Gas-powered lawn and garden equipment emit unhealthy air pollutants
Using data provided by the Environmental Protection Agency, Quiet Communities presented results of a study on the impact of gas-powered lawn equipment on air quality at the International Emissions Inventory Conference in San Diego, CA in April.
The study shows that gas-powered lawn equipment – including mowers, blowers, edgers and trimmers – generates approximately 6.3 million tons of toxic and carcinogenic emissions and more than 20 million tons of carbon dioxide into the air annually. This does not include additional fine particulate matter that can be kicked up from ground surfaces.
Jamie Banks, executive director and a co-author of the study, noted, “We now know that gasoline-powered lawn and garden equipment is an important source of toxic and carcinogenic exhaust and fine particulate matter. Short- and long-term exposure to these emissions may pose serious health risks, especially to landscaping workers and others who live and work in areas where such equipment is in widespread use. Children, seniors, and people with chronic disease may be particularly vulnerable.”
Commercial operators may be at especially high risk because many small lawn and garden engines are hand-held or carried on the back. Operators are exposed at close range to exhaust emissions of one sort of powered equipment or another all day long, day after day. Respiratory masks offer little protection.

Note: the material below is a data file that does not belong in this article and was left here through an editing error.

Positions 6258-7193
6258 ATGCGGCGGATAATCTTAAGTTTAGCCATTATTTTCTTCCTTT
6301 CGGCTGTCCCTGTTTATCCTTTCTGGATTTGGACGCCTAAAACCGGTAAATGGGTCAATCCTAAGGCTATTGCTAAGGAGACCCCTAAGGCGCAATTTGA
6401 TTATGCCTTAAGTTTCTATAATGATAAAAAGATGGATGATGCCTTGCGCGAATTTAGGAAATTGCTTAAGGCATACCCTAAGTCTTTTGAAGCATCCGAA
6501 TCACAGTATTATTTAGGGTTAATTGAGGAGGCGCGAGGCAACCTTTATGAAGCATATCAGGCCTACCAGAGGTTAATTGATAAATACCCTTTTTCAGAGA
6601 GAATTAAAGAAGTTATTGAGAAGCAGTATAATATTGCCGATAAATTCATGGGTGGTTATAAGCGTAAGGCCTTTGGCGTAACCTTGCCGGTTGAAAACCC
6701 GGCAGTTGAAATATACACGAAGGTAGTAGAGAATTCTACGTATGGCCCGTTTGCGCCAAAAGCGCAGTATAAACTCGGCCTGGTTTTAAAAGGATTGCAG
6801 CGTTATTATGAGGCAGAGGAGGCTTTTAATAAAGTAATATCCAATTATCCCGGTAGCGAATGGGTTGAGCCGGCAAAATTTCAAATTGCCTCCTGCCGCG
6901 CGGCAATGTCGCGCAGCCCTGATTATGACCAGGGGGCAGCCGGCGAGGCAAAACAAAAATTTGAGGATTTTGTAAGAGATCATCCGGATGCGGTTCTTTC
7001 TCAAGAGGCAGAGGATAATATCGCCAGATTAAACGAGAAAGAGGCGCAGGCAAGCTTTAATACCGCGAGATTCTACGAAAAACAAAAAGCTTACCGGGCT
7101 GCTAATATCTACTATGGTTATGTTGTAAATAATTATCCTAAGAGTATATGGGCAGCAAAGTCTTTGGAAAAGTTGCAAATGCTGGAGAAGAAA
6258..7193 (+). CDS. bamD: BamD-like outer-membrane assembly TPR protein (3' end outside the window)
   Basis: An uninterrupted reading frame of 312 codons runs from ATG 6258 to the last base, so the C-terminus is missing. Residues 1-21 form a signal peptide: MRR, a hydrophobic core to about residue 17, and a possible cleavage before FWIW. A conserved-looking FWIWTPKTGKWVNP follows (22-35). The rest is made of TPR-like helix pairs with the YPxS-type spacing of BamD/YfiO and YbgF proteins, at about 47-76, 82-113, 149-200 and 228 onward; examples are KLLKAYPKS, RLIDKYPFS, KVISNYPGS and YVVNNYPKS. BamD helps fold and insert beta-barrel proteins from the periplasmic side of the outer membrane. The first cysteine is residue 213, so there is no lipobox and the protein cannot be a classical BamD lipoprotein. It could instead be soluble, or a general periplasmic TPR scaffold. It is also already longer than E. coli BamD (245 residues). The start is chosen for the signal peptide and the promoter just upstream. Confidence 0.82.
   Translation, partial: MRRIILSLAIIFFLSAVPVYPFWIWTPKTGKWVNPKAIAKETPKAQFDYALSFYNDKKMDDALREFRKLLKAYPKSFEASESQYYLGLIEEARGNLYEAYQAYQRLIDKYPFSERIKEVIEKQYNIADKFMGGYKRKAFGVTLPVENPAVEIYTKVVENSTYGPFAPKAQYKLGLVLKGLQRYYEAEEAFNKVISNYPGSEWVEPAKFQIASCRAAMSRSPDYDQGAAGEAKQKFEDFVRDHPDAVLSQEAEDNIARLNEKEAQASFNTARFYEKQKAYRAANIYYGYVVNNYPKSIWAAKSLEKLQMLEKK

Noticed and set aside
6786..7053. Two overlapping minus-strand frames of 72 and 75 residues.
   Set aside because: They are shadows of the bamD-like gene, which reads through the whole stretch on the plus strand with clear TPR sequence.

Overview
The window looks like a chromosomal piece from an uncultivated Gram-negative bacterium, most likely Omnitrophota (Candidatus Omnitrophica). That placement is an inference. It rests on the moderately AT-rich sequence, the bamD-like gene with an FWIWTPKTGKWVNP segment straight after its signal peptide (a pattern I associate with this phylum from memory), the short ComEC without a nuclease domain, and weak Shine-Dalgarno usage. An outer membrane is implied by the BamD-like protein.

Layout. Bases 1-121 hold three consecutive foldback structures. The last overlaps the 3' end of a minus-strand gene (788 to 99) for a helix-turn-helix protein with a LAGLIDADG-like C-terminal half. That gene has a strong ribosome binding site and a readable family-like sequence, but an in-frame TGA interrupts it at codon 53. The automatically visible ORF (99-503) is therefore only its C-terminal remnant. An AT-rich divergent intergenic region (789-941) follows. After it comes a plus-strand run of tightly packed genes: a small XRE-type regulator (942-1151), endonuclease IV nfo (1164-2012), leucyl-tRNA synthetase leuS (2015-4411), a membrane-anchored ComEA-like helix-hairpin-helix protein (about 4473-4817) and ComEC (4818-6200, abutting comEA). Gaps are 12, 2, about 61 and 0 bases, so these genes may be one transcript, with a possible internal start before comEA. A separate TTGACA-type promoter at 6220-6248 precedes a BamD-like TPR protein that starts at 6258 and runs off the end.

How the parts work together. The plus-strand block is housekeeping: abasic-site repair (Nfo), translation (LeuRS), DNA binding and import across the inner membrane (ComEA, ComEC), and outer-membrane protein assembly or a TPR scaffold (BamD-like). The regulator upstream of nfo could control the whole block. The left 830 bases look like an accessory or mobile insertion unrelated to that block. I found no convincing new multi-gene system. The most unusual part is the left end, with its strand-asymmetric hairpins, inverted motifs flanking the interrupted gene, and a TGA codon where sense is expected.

“While both the American Lung Association and EPA have warned against the use of gas-powered lawn equipment, it is clear that the medical, scientific, and public policy communities need to focus attention on this issue,” Banks said.
The study found that 8% of benzene and 1,3 butadiene emissions in the United States, from all sources, are generated by gas-powered lawn and garden equipment. Benzene and 1,3 butadiene rank among the top four cancer-causing chemicals. The study also found that two-stroke engines, often used in leaf blowers, trimmers, edgers, and brush-cutters, are a major source of fine particulate exhaust known to cause cancer, heart disease, stroke, lung disease, and premature death.
Banks acknowledged that recent EPA regulations of small spark ignition engines are helpful in reducing pollution, but commented, “EPA’s regulations for this type of equipment reduce emissions of hydrocarbons, including a number of hazardous air pollutants, nitrogen oxides, and carbon monoxide. However, fine particulate exhaust emissions are projected to increase slightly.”